23-24th September 2018, Current Affairs and News Analysis for UPSC Civil Service Examination, SSC CGL and State Civil Service Examinations.

23-24th September 2018 - Current Affairs for UPSC IAS and State Civil Service Exam

Governance

CAG observe - Drinking water programme is not effecive in Odhisha.

A Comptroller and Auditor General of India (CAG) report states that..

  • The implementation of the National Rural Drinking Water Programme (NRDWP) has not been effective in Odisha as it has reached only 3.70% households against its target of covering 35% households by March 2017.
  • Digging of tube wells without conducting scientific survey had led to dry wells which deprived the habitations of drinking water and expenditure incurred on them became wasteful
  • the vision of providing safe drinking water to the people living in rural areas at all times could not be achieved in the State.
  • Inefficient fund management, instances of delay in the release of funds by the State government and low utilisation due to the slow pace of execution of works were also noticed.
  • The target fixed under strategic plan was largely not achieved and water quality monitoring and surveillance was inadequate.

About NRDWP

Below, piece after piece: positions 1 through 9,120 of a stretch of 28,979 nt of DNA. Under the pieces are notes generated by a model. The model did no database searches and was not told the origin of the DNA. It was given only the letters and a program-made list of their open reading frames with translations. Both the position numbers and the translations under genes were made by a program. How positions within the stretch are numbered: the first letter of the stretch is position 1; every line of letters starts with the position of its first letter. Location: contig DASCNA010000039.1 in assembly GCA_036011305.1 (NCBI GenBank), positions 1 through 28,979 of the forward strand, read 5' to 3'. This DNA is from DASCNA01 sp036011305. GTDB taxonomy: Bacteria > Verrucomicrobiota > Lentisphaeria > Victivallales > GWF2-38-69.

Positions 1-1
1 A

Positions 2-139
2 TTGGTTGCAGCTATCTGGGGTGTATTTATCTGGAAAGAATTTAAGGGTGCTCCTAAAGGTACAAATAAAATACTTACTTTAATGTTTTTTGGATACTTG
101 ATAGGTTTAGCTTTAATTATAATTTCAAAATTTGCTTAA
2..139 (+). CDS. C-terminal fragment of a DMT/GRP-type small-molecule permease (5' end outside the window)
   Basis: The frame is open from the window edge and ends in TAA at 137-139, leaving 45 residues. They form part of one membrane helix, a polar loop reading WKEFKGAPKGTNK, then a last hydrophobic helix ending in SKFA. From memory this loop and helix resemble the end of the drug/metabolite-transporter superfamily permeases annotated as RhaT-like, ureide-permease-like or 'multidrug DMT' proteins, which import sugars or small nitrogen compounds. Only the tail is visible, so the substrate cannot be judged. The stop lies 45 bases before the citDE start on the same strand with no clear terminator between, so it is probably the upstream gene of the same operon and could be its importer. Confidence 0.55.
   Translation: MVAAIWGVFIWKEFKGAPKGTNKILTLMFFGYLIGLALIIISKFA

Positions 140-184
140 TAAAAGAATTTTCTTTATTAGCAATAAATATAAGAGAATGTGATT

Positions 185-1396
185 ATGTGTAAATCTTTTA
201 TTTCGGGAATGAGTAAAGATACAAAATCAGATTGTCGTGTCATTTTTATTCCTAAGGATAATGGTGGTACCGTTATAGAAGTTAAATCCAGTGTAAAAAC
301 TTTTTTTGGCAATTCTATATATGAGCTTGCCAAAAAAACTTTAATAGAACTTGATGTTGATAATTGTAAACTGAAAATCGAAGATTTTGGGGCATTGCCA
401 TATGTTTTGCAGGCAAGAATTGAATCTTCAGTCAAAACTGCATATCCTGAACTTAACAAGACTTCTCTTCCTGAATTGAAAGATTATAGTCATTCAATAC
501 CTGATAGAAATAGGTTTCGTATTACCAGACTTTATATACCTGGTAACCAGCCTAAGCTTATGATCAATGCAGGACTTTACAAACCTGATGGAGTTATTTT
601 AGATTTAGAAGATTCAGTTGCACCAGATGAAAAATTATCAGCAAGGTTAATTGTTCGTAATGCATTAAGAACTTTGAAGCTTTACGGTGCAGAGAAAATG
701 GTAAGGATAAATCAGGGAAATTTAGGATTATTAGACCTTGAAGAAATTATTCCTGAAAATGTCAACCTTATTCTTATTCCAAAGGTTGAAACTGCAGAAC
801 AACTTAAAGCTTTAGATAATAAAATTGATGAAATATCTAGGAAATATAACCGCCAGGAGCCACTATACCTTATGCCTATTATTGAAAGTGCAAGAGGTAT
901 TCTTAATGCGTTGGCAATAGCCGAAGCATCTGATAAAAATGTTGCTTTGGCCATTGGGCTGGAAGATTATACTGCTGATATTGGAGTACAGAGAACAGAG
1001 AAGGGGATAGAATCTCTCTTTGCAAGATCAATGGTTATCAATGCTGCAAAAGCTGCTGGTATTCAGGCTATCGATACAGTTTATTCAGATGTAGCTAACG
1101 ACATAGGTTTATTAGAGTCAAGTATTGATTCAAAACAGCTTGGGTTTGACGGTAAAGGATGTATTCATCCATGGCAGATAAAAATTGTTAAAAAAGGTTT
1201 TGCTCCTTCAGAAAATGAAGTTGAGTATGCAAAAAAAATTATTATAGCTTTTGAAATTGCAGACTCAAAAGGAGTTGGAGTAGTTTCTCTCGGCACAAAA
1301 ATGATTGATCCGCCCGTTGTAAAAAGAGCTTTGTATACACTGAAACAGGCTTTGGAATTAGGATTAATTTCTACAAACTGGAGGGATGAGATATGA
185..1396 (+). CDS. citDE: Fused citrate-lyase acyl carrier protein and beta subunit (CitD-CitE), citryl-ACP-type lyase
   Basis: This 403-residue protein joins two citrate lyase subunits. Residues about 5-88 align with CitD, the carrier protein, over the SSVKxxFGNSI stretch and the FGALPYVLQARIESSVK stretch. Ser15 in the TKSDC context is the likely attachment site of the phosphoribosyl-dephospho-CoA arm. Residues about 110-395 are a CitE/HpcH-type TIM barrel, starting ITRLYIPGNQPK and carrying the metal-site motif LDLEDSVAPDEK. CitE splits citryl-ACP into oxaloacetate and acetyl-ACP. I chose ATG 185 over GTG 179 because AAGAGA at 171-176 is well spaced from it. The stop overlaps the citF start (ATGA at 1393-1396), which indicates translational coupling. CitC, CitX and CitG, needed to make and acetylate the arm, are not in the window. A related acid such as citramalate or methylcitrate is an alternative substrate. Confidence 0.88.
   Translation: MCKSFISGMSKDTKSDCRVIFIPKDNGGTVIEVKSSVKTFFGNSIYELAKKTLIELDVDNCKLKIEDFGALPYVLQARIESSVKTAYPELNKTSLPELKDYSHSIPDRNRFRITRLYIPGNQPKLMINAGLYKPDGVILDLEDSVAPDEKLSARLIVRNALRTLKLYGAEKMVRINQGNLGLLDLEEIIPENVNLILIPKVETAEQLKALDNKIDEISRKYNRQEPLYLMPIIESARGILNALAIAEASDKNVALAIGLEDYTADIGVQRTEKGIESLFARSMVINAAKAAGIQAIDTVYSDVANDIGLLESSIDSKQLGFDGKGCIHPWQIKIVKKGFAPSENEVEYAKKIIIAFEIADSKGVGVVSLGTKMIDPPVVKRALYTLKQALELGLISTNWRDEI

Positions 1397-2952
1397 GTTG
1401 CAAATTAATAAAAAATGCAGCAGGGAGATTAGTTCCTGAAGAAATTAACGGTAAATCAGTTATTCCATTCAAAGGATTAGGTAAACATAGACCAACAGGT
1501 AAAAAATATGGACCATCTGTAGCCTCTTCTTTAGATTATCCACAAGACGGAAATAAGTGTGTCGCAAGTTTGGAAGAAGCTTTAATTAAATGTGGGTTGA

• The aim of the NRDWP is to provide every rural person with adequate safe water for drinking, cooking and other basic needs with a minimum water quality standard, which should be conveniently accessible at all times and in all situations.
  • The Centre had launched the NRDWP on April 1, 2009, and the Odisha State Water and Sanitation Mission, under the Rural Development Department, implement the programme in the State.

Science and Technology

Cyclone-30 becomes operational; cancer diagnosis to improve

The country’s biggest cyclotron facility that will produce radioisotopes vital for diagnosis and treatment of cancer became operational last week. The machine – Cyclone-30 — is housed at the Kolkata-based Variable Energy Cyclotron Centre (VECC) under the Department of Atomic Energy (DAE) and will start regular production by mid-next year after supporting nuclear systems are commissioned and regulatory clearances are obtained.

Cyclone-30

  • It will produce radioisotopes for nuclear imaging specifically for cancer detection.
  • At present, many radioisotopes are imported while some are produced in Bhabha Atomic Research Centre (BARC) and remaining in cyclotrons facilities run by private hospitals.

ISRO setting up launch pad for Gaganyaan mission

The Indian Space Research Organisation (ISRO) is setting up a third launch pad at Sriharikota to undertake the Gaganyaan manned space flight programme.

ISRO launch pad for Gaganyaan mission

ISRO is scouting for a location on the western sea coast near Gujarat to set up another launch pad for Small Satellite Launch Vehicles (SSLV).

Third launch pad

ISRO has two launch pads currently, which are already full. A third launch pad is being set up for the human space flight. It will be ready in time for the mission.